I hated that job. If it hadn’t been for the fact that my wonderful wife also worked there so we commuted together and ate lunch together almost every day, I wouldn’t have lasted 28 days. If that position is representative of life in corporate America, then companies are complicit in the poor morale and apathy of most workers.
This day is also another painful reminder that I was never able to establish a rewarding and fulfilling career after my 20+ years in baseball. That’s a significant reason why this blog is important to me and why it is disappointing when readership numbers fall short.
Speaking of complicity…although my self-inflicted sunburn is finally showing signs of healing, I am pissed off to no end in my complicity and stupidity in getting sunburned in the first place. This experience is making me reconsider my plan to completely shave my head in preparation for the Arizona summer.
Maybe this will make me smile:
On the other hand, this picture is another reminder of the constraints in my life. At least for now, I basically have to choose between buying something like this, which will mean a higher insurance premium, or having the second and final tune for my Z06, which will cost much more initially, but will not mean a larger insurance bill, will save me money on gas as I will be able to go back to 91 Octane fuel and should give the car about 1,000 HP at the crank. I hear you: “first-world problems…” At present, words are inadequate to describe how much I yearn for an unconstrained life, even if for just a month. Yes, I know: EVERYTHING in life involves trade-offs.
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8 thoughts on “Foul Monday”
I’ve decided that in most interactions in life, I’m going to be fucked: in some situations I’ll get dinner afterwards, in others my name will be written on the bathroom wall. We are still waiting for the remodelers to respond to why the gas line was installed incorrectly and the walls were not left in “paint ready” shape as per the contract.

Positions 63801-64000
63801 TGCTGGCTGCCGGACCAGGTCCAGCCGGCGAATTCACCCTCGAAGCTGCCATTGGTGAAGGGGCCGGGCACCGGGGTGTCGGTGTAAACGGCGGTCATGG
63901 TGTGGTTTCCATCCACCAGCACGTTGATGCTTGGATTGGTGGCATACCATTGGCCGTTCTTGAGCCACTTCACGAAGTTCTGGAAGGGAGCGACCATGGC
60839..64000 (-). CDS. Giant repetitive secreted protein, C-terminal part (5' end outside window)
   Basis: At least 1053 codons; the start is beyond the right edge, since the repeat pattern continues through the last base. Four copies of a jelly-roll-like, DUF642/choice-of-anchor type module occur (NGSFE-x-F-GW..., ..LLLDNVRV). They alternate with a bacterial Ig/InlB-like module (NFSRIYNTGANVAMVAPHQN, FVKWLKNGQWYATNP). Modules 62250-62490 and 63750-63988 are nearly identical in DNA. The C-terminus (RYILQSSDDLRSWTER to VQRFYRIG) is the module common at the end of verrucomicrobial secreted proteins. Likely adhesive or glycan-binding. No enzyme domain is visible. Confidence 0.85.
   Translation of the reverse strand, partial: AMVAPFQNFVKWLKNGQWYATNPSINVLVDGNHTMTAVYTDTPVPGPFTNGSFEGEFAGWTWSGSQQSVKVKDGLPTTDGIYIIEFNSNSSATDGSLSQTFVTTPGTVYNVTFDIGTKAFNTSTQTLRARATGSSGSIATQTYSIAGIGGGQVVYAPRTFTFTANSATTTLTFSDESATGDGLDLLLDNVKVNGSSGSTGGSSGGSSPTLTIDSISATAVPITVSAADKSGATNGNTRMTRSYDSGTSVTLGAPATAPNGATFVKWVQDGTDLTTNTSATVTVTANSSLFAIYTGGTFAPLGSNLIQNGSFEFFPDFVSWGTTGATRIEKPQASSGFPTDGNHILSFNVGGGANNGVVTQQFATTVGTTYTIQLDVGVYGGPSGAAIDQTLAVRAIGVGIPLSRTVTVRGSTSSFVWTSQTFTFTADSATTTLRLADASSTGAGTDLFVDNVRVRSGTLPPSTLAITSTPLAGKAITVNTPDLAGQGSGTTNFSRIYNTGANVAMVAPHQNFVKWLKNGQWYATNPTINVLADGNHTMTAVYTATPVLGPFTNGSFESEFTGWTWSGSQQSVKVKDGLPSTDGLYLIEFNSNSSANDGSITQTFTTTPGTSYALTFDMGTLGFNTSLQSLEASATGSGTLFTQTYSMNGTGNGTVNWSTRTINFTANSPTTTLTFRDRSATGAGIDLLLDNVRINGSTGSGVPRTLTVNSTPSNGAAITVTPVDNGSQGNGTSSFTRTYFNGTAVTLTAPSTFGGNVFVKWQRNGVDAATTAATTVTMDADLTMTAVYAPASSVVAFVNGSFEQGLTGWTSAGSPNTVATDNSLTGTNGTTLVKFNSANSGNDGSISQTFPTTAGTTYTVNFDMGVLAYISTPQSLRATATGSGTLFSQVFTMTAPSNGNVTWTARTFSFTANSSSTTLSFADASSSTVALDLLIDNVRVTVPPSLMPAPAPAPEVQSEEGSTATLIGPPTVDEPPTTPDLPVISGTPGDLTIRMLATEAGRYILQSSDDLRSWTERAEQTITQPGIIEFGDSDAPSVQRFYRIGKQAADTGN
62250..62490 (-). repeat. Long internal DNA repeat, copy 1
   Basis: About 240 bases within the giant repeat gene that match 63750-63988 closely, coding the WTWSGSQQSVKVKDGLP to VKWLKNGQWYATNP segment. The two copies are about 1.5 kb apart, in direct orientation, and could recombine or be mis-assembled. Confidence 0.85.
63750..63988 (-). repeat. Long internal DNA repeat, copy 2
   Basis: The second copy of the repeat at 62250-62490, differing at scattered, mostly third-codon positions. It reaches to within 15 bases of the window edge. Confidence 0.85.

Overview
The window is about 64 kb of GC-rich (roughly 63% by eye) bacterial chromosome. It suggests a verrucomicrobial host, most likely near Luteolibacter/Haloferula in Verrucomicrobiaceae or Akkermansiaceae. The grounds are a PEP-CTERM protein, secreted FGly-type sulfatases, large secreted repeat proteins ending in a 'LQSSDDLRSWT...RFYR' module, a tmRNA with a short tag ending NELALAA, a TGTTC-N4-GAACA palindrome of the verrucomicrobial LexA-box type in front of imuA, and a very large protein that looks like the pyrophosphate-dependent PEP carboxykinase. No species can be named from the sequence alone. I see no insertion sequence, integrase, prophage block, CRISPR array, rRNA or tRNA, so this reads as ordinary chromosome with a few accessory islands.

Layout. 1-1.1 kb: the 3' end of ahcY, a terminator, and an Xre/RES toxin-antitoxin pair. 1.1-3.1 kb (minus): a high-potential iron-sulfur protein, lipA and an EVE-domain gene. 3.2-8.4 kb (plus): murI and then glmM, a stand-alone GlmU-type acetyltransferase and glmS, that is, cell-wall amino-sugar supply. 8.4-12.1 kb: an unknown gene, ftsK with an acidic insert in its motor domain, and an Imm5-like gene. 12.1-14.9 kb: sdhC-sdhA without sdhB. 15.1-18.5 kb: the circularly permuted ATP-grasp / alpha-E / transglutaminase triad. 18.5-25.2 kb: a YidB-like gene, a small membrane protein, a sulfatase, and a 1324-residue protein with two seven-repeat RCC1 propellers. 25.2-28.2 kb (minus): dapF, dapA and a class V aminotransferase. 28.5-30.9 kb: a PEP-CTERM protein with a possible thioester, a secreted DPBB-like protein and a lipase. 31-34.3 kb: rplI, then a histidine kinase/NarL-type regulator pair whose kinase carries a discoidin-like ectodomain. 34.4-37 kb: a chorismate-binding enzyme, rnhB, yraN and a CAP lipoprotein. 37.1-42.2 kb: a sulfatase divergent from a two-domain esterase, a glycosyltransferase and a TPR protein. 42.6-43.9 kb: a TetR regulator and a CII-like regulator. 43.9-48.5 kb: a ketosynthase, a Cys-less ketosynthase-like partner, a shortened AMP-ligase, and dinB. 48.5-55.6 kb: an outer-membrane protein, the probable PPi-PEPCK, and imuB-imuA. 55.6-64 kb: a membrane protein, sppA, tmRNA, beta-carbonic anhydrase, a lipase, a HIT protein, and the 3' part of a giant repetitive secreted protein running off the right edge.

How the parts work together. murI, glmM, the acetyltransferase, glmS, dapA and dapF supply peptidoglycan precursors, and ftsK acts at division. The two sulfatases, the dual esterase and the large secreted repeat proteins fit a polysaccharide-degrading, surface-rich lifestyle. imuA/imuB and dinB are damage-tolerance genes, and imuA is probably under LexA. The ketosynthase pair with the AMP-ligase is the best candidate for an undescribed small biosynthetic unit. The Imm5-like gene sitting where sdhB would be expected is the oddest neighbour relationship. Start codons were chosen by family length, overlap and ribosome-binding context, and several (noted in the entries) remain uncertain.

Companies today do not want expertise; they want people who know the company fight song and wear the beanie cap. I work for a company that has a person who has such an accent that he has to repeat himself to EVERYONE he speaks to, and although he was a specialist in his country, he knows very little about how things are done in the U.S. While yours truly, who has 13 years of experience across multiple areas and with relationships with the experts in my geography, have to play cleanup in Maine and NH until the new hire with no experience goes through training. Screw it, I’ll take mid six figures a year to sit on my ass and start learning a side gig.
Of course, our territory has hundreds of not thousands of health care providers who could be using our product and SEVENTY are consistently. Two million people in America are candidates for the product, yet only 38,000 are taking it, for a product that saves lives.
At least my toilet works…
Thanks, Doc. I’ve come to the conclusion that the Gore (as in Gore-Tex, not Al) principle of keeping offices small can be applied to countries. Maybe the US is simply too big to function efficiently.
I agree that too many US companies want employees who blindly drink the Kool-Aid and don’t care about getting their staff to their highest value role ASAP. Got to pay your dues…what a bunch of BS.